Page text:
2.50
Hdl Handle:
http://hdl.handle.net/10755/153345
Type:
Presentation
Title:
End-of-Life Care: A Transdisciplinary Teaching Strategy
Abstract:
End-of-Life Care: A Transdisciplinary Teaching Strategy
Conference Sponsor:Sigma Theta Tau International
Conference Year:2007
Author:Boroughf, Tami L., RN, BSN, MS
P.I. Institution Name:San Jose State University
Title:Lecturer
Co-Authors:Diane Stuenkel, EdD, RN and Marian K. Yoder, EdD, RN
[Evidence-based Presentation] Purpose: The purpose of this study was to evaluate the effectiveness of a transdisciplinary áseminar that focused on end of life (EOL) communication skills. The goal was to increase ástudentsÆ comfort and confidence levels. The research question was: Is there a statistically significant difference in nursing students' comfort and confidence levels in dealing with end-of-life care issues following an educational seminar? Design: Quasi-experimental, pretest and posttest design. Sample/Setting: A convenience sample of 24 ethnically diverse, baccalaureate nursing studentsá at a public, urban university in California. Instruments: (a) The Health Care Providers Survey of End-of-Life Perceptions, Knowledge, and Attitudes (HCPSELPKA), created by Dr. Janet Timms (2004), (b) The End-of-Life Confidence Scale, and (c) The Demographic and Personal Experience Questionnaire. Intervention: A transdisciplinary panel (chaplain, Licensed Medical Social Worker, pediatric nurse) discussion, video clip, case study with small/large group discussion, and an optional reflective activity. Data Collection:áParticipants completed all three instruments prior to the seminar, and completed the HCPSELPKA and EOL Confidence Scale after the seminar. Identification numbers were used to protect confidentiality and allow matching of pretests/posttests. Analysis: Descriptive statistics were obtained and the Wilcoxon rank sum analysis was used to examine differences in pretest/posttest median scores. Results: There was a statistically significant difference in the medians from the HCPSELPKA pretest and posttest scores measuring student comfort with EOL issues (z = -3.314, p < .002; n2=.453). A statistically significant difference also was found between the median pretest and posttest scores on The End-of-Life Confidence Scale measure (z = -3.178, p < .002; n2=.402). Limitations:áThis study used a small, convenience sample and therefore is only generalizable to a similar diverse student population. Discussion/Implications: This seminar was an effective and creative strategy to integrate EOL content without making extensive changes (e.g. Implementing an elective course) to an existing nursing program.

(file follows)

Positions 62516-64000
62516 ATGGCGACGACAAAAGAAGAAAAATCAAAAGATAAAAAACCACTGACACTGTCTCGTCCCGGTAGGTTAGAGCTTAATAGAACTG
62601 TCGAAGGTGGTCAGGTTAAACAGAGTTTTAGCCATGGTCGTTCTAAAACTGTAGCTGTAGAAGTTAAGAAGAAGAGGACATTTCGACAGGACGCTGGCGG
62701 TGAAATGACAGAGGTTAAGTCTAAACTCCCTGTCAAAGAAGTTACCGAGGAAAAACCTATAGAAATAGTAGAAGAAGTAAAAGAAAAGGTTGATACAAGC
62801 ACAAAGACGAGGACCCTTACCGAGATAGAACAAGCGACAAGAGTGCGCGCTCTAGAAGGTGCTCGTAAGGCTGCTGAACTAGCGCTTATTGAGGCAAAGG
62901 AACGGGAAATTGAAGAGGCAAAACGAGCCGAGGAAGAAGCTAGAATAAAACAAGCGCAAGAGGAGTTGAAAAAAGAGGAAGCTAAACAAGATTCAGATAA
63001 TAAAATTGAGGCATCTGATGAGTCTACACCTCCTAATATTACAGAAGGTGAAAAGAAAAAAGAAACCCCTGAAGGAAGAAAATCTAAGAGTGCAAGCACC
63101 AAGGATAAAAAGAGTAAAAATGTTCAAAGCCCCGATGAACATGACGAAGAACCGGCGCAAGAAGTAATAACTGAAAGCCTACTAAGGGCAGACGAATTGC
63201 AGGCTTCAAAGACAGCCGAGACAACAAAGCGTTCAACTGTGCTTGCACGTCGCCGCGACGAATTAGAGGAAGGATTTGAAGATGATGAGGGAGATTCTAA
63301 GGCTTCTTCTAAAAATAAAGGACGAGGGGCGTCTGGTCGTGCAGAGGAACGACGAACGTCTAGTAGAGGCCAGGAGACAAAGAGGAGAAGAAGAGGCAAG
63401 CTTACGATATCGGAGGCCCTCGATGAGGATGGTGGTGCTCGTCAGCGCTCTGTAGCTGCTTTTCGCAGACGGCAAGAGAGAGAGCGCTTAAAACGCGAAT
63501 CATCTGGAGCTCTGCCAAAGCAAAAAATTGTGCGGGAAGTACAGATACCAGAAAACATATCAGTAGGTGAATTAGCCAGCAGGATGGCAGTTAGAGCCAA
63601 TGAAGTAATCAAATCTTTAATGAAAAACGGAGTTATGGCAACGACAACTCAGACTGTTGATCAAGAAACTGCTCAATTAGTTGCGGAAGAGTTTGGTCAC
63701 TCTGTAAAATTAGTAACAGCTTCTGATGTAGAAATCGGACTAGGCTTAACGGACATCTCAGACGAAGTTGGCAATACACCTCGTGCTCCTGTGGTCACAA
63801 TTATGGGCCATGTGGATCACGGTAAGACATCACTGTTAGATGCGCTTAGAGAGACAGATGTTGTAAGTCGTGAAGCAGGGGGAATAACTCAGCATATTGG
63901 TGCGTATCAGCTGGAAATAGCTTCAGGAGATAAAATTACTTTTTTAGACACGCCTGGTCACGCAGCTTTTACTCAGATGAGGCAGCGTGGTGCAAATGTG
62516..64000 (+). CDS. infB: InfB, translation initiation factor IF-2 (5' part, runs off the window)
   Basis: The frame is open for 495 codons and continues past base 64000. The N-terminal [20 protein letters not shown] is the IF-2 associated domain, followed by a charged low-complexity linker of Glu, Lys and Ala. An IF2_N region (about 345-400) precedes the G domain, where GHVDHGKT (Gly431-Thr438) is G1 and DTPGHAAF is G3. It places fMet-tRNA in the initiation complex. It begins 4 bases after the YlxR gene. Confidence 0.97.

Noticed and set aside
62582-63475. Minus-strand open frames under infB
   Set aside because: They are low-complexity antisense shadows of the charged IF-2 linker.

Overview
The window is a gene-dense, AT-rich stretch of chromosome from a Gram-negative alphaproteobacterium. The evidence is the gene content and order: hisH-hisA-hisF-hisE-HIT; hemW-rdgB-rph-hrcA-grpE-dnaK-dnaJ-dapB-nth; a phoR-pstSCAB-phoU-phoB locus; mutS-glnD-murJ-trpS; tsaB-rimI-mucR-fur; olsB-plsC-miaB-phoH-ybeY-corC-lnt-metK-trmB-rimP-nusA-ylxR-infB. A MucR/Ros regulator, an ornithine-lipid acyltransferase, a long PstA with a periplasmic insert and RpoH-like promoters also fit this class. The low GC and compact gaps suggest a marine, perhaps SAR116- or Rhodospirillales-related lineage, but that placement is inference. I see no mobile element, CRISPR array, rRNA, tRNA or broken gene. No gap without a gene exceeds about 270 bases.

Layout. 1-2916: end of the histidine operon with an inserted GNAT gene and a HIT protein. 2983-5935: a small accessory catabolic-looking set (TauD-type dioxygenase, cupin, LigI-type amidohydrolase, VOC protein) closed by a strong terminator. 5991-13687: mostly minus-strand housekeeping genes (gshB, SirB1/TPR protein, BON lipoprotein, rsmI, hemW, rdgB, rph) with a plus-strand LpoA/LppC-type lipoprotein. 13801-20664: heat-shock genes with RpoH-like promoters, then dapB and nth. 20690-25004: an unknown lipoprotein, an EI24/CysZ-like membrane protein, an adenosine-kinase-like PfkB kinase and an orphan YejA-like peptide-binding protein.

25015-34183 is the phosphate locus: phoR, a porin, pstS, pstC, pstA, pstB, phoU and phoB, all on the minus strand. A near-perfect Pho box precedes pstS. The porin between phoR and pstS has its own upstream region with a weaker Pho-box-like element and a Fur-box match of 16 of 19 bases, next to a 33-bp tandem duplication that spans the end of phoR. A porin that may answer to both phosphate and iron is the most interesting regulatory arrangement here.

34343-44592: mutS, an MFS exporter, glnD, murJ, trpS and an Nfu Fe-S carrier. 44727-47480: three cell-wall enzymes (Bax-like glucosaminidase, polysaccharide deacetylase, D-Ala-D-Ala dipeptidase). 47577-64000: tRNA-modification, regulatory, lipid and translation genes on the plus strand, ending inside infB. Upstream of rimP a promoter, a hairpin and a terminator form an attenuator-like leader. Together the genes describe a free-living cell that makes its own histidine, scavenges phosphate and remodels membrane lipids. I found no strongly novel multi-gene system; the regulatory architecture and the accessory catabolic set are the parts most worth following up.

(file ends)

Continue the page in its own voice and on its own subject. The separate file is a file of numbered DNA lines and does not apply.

Repository Posting Date:
26-Oct-2011
Date of Publication:
17-Oct-2011
Sponsors:
Sigma Theta Tau International

Full metadata record

DC FieldValue Language
dc.typePresentationen_GB
dc.titleEnd-of-Life Care: A Transdisciplinary Teaching Strategyen_GB
dc.identifier.urihttp://hdl.handle.net/10755/153345-